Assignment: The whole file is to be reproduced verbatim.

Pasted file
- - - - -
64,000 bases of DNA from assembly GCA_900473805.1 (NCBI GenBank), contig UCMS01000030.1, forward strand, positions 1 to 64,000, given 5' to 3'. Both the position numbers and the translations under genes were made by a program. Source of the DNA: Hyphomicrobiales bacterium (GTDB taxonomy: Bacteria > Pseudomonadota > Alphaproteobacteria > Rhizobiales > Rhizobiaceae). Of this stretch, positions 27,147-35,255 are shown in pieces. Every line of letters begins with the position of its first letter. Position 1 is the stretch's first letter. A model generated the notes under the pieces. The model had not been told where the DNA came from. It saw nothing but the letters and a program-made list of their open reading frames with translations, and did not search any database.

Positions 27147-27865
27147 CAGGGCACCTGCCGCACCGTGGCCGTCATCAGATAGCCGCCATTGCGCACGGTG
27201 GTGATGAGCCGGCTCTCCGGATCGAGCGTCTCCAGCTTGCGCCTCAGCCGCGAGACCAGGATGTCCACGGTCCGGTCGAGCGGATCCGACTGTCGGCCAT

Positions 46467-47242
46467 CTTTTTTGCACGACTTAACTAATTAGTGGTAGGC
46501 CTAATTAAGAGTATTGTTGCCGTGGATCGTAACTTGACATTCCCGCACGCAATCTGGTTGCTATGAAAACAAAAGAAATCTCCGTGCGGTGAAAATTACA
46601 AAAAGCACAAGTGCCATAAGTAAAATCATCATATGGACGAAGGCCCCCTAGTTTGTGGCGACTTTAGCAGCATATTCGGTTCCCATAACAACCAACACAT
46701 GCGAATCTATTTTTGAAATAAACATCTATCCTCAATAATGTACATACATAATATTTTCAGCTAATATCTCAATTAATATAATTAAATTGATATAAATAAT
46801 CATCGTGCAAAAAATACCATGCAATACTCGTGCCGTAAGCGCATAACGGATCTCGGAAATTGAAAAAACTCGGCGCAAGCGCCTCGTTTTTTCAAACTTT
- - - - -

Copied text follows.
64,000 bases of DNA from assembly GCA_900473805.1 (NCBI GenBank), contig UCMS01000030.1, forward strand, positions 1 to 64,000, given 5' to 3'. Both the position numbers and the translations under genes were made by a program. Source of the DNA: Hyphomicrobiales bacterium (GTDB taxonomy: Bacteria > Pseudomonadota > Alphaproteobacteria > Rhizobiales > Rhizobiaceae). Of this stretch, positions 27,147-35,255 are shown in pieces. Every line of letters begins with the position of its first letter. Position 1 is the stretch's first letter. A model generated the notes under the pieces. The model had not been told where the DNA came from. It saw nothing but the letters and a program-made list of their open reading frames with translations, and did not search any database.

Positions 27147-27865
27147 CAGGGCACCTGCCGCACCGTGGCCGTCATCAGATAGCCGCCATTGCGCACGGTG
27201 GTGATGAGCCGGCTCTCCGGATCGAGCGTCTCCAGCTTGCGCCTCAGCCGCGAGACCAGGATGTCCACGGTCCGGTCGAGCGGATCCGACTGTCGGCCAT

Positions 46467-47242
46467 CTTTTTTGCACGACTTAACTAATTAGTGGTAGGC
46501 CTAATTAAGAGTATTGTTGCCGTGGATCGTAACTTGACATTCCCGCACGCAATCTGGTTGCTATGAAAACAAAAGAAATCTCCGTGCGGTGAAAATTACA
46601 AAAAGCACAAGTGCCATAAGTAAAATCATCATATGGACGAAGGCCCCCTAGTTTGTGGCGACTTTAGCAGCATATTCGGTTCCCATAACAACCAACACAT
46701 GCGAATCTATTTTTGAAATAAACATCTATCCTCAATAATGTACATACATAATATTTTCAGCTAATATCTCAATTAATATAATTAAATTGATATAAATAAT
46801 CATCGTGCAAAAAATACCATGCAATACTCGTGCCGTAAGCGCATAACGGATCTCGGAAATTGAAAAAACTCGGCGCAAGCGCCTCGTTTTTTCAAACTTT